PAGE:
D O C . 3 1 I D E A S A N D M E T H O D S 1 1 5
i.e., the movement of a non-light-refracting fluid has no influence upon the propa-
gation velocity of the light penetrating it.
This result forced the conception that the light ether does not partake at all in the
movement of matter and that the influence of moving matter upon light, as given in
(2), is not to be explained by a movement of the light ether but rather in another
more indirect manner. This other explanation was later given by H. A. Lorentz in a
very complete and satisfying manner by maintaining the hypothesis of a fixed—or
as one can also say—light ether at
In passing, we mention that the fact of the aberration of light (discovered by
Bradley in 1727) could only be satisfactorily explained if one assumed that the
ether at the surface of the earth does not partake in the movement of the earth
around the
3. The Lorentz Theory
The theory of the light ether at rest became completely successful by the pioneering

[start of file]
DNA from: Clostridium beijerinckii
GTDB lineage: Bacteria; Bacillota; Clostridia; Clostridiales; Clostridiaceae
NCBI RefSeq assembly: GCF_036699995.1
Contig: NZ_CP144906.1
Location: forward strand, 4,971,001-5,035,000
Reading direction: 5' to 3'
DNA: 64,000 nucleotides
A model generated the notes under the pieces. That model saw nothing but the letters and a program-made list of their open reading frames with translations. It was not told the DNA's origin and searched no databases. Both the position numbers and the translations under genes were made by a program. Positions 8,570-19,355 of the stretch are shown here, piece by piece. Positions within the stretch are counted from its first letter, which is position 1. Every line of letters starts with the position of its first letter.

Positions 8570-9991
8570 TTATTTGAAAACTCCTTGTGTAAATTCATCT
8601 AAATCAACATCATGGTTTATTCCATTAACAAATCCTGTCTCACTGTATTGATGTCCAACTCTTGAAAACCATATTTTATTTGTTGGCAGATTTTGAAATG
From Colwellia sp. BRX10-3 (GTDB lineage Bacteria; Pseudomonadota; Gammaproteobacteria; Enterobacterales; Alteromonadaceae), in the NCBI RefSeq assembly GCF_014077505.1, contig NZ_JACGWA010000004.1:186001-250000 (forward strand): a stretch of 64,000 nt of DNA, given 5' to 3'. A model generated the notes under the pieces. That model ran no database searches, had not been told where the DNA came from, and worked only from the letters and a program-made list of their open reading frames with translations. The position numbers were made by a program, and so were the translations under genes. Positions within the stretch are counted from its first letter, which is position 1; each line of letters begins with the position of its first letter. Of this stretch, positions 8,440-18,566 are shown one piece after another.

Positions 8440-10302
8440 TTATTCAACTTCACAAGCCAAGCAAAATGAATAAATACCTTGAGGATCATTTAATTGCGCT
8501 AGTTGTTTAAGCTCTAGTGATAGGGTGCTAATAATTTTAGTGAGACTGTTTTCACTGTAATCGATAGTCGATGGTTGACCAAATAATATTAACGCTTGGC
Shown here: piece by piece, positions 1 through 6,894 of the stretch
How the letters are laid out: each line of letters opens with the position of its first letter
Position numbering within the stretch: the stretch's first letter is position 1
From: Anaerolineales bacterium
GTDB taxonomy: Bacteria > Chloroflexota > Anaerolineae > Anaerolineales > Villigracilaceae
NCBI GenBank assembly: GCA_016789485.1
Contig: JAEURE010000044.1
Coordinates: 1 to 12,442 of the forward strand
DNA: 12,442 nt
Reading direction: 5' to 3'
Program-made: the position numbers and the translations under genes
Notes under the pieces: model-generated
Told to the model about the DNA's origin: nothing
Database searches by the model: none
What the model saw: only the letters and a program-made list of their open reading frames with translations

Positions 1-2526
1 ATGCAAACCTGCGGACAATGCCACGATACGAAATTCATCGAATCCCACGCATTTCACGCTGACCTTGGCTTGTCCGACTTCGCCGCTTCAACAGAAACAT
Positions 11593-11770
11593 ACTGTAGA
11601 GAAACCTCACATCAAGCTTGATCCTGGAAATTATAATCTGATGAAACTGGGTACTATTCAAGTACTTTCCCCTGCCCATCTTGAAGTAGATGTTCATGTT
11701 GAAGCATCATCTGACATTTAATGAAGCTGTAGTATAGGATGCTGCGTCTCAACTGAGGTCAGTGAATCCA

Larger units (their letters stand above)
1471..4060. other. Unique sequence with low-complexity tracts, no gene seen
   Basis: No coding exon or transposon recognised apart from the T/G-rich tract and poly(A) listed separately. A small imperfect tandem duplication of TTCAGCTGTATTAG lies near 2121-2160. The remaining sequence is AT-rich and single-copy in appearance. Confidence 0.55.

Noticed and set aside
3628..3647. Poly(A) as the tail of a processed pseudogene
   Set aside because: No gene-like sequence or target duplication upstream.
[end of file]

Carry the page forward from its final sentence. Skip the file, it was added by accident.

research of H. A. Lorentz
who simplified and deepened the Maxwellian
theory and simultaneously brought it into agreement with all electromagnetic and
optical results known at that time. His theory rests on the following basis:
a. In matter, too, only the ether (but not matter) is the base of the electromagnetic
b. Matter is electromagnetically effective only as the carrier of electric masses
that are movable, together with it (when matter moves) and relative to it (when
there is electric current, a changing electric polarization, a magnetization).
c. The Maxwellian equations for vacuum are valid everywhere (also inside mat-
ter) in a coordinate system relative to which the light ether is at rest.
Between Maxwell’s and Lorentz’s time, a slow and important change in funda-
mental concepts of theoretical physics took place that we cannot ignore. Maxwell
himself still clung to the conception that all physical events have to be interpreted
in terms of mechanics. But his efforts, and those of other important theoreticians,
to devise a mechanical model of electromagnetic phenomena in the ether did not
meet with success. Poincaré pointed out that even if the construction of such a pic-
ture were accomplished, it would not be a decisive success because such a picture
would only be one in an infinite number of possible ones which, in principle, would
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